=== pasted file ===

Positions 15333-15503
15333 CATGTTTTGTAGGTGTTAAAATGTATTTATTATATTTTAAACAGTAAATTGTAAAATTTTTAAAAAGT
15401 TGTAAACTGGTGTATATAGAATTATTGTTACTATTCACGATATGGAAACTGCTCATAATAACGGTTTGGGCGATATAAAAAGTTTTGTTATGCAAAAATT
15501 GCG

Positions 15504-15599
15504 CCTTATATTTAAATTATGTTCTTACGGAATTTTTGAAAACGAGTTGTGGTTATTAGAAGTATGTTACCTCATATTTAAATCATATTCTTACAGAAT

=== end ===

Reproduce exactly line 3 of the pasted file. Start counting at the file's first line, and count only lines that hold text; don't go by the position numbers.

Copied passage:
15401 TGTAAACTGGTGTATATAGAATTATTGTTACTATTCACGATATGGAAACTGCTCATAATAACGGTTTGGGCGATATAAAAAGTTTTGTTATGCAAAAATT